Western countries have been rushing to restock weapons and ammunition after shipping huge quantities to Kyiv, requiring industry to ramp up to meet the surging demand.
“It is urgent to restore the readiness of our European armed forces and replenish depleted stocks,” Stijn Mols, the head of the EU diplomatic service’s security and defence division, told a European Parliament committee.
EU defence ministers next meet on Nov. 15, and Mols said he hoped they would present concrete proposals for coordinated arms purchases.
European countries need air and missile defence, anti-tank and artillery systems and drones, Mols said. Brussels hopes for around 5-7 “emblematic projects” to coordinate purchases by member countries in areas such as ammunition.
Defence purchases in the EU are rarely carried out jointly, with countries eager to support their domestic industries.
“It is now really the occasion for all of us to set aside these long-standing… national interests,” Mols said.
Timo Pesonen, the head of the European Commission’s Directorate General of Defence, Industry and Space, said EU countries had neglected defence investments for too long.
While EU investments had increased by 22% in 20 years, they had risen by 66% in the United States, nearly 300% in Russia and more than 600% in China, he said. (Source: Reuters)
25 Oct 22. Ben Wallace to remain defense secretary in new UK government.
British Defence Secretary Ben Wallace is to remain in the job as part of a Cabinet reshuffle announced by the country’s incoming Prime Minister Rishi Sunak on Tuesday.
Originally appointed to the post in July 2019 by the then-Prime Minister Boris Johnson, he is highly regarded in defense circles here for his robust support for the Ukraine and his overall leadership of the Ministry of Defence.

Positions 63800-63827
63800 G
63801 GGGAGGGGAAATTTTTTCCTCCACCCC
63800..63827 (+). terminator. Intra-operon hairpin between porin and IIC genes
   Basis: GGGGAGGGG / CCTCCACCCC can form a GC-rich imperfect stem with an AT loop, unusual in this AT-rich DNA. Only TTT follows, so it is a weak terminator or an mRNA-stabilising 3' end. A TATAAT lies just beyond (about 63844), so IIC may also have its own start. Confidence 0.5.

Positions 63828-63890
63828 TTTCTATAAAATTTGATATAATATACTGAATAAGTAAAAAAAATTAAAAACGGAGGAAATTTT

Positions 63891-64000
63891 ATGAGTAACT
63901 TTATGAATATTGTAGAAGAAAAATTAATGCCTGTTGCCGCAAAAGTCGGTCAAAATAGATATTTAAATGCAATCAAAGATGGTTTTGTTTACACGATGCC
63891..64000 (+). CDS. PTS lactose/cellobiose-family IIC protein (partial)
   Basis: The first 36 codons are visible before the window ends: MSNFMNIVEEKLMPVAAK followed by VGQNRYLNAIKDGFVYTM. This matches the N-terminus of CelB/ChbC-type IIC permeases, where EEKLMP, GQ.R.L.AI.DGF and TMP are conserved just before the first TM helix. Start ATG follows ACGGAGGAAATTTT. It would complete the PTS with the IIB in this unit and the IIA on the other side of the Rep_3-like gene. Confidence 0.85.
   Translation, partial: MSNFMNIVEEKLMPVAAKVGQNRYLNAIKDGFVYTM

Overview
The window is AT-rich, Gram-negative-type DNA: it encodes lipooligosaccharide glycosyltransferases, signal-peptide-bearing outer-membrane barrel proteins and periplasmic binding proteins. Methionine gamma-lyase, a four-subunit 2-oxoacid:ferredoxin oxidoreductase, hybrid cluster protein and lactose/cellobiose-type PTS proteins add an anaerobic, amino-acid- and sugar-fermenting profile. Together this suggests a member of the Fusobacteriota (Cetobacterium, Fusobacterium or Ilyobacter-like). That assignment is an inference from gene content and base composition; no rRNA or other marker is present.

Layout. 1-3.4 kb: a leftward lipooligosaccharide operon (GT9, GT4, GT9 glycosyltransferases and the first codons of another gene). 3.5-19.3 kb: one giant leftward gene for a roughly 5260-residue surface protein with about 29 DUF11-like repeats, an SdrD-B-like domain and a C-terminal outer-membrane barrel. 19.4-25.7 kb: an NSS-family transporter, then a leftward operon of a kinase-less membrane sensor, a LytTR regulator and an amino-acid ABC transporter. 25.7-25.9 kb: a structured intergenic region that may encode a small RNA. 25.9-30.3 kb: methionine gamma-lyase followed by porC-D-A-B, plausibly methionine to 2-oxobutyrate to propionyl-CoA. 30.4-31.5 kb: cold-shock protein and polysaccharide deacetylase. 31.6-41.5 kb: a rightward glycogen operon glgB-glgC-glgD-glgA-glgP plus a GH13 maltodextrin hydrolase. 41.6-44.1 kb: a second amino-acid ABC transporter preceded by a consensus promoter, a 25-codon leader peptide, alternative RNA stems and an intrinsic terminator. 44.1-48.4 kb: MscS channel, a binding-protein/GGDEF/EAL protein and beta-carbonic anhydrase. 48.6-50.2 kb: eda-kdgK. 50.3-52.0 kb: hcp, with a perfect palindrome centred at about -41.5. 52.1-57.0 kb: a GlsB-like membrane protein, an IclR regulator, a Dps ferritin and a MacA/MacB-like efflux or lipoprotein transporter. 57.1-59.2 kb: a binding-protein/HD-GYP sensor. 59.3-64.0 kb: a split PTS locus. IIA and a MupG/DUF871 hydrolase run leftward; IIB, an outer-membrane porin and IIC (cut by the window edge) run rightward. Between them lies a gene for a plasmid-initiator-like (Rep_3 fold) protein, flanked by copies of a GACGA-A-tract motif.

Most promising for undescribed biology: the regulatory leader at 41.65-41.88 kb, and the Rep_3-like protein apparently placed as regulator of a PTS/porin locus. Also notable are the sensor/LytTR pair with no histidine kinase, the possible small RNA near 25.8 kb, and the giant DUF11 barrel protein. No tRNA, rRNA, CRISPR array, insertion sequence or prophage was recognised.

Wallace retained his position in the ill-fated government of Liz Truss, who had a short-lived tenure as prime minister after Johnson stepped down in July.
Wallace’s confirmation as defense chief ends speculation here that he might not make it into a Sunak Cabinet. Those considerations stemmed from the fact that Wallace and Sunak had been at loggerheads during the Johnson era over the size of the increases needed in defense spending.
The Johnson and Truss governments both committed to raising defense spending to the equivalent of 3% of GDP by 2030.
Estimates put the possible spending increase in defense at over £50bn ($57bn) by the start of the next decade.
Neither Sunak or new Chancellor Jeremy Hunt have so far committed to such high levels of spending at a time when Britain has a huge black hole in government finances.
Howard Wheeldon, a consultant at Wheeldon Strategic Advisory, said Wallace owes his continued role as defense secretary to the perception that he is a “safe pair of hands in defense and was quick to rise to the various challenges” presented by Russia’s invasion of Ukraine.
“Having supported the proposed raising of defense to 3% of GDP he will now have to find a way to backtrack,” Wheeldon added. “That will not be easy without losing the inner confidence of those around him in the MoD, military and the wider defense industry,” said Wheeldon.